World Journal of Laparoscopic Surgery

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VOLUME 3 , ISSUE 3 ( September-December, 2010 ) > List of Articles

REVIEW ARTICLE

Inguinodynia after Laparoscopic Inguinal Hernia Repair

Abdulkareem Aldoseri

Citation Information : Aldoseri A. Inguinodynia after Laparoscopic Inguinal Hernia Repair. World J Lap Surg 2010; 3 (3):135-138.

DOI: 10.5005/jp-journals-10007-1099

Published Online: 01-12-2010

Copyright Statement:  Copyright © 2010; Jaypee Brothers Medical Publishers (P) Ltd.


Abstract

Objectives

The objective of this literature review is to see if changing the site of the mesh from outside to inside has any effect on the occurrence of posthernia repair pain. And also to review different author's opinion about causes occurrence and management of postmesh inguinal pain.

Materials and methods

Literature review conducted using Google search engine, Google books, HighWire press, using keywords like postinguinal hernia pain, complications of hernia surgery, laparoscopic mesh repair.

Results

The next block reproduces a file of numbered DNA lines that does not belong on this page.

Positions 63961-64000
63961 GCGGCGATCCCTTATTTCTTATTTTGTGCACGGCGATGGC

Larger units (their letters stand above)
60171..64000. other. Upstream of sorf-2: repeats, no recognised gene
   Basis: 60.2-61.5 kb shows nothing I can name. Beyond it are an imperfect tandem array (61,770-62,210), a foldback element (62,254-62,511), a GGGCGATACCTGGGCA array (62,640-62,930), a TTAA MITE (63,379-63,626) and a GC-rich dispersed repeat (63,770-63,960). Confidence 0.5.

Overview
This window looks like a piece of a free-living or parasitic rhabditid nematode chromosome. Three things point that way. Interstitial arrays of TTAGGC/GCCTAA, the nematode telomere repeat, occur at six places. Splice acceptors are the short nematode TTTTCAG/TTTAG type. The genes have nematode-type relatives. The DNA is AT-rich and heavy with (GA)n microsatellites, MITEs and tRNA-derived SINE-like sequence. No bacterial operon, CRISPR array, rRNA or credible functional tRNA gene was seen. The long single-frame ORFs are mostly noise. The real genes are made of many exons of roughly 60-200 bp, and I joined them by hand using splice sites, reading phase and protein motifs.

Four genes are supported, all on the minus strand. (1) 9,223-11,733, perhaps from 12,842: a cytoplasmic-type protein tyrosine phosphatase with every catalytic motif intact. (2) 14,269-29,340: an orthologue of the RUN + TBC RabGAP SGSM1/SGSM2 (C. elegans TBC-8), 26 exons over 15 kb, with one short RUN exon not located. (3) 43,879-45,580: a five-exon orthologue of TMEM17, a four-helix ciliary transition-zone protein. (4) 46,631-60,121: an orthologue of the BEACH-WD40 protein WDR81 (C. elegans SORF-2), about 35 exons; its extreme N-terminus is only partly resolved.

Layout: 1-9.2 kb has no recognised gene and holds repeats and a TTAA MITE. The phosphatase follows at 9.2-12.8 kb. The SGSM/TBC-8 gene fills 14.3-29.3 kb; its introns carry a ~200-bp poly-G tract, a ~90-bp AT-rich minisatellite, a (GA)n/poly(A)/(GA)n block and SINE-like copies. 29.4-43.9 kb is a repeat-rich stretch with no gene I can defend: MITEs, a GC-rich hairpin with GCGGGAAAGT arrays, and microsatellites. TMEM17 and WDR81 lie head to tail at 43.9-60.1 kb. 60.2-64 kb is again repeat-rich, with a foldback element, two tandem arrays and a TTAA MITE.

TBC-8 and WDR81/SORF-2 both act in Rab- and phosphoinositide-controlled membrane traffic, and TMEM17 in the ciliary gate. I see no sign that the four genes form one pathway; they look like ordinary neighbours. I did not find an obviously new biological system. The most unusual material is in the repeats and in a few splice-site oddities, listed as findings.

Chronic pain after surgery has been recently a neglected topic. The extent of the problem first came to light in a survey of patients attending pain clinics in Scotland and the north of England. This survey showed that about 20% of patients attending chronic pain clinics implicated surgery as one of the causes of their chronic pain, and in about half of these; it was the sole cause.1 Inguinal hernia repair is a common surgical procedure performed worldwide with an annual procedural rate of 2,800 per million people in the United States alone. In England and Wales, 70,322 primary inguinal herniorrhaphies were performed in National Health Service Hospitals between 1998 and 1999. Inguinal herniorrhaphy is often performed as a daycase procedure with minimum postoperative morbidity. After inguinal hernia repair, patients can return to work early and enjoy a good quality of life. Since modern surgical thinking concerning inguinal hernia repair was established by Bassini in 1884, various modifications have been developed to improve outcome. Despite the fact that recent meta-analyses have suggested that laparoscopic surgery is associated with less postoperative pain and more rapid return to normal activity, open mesh repair is still recommended by the National Institute for Clinical Excellence.


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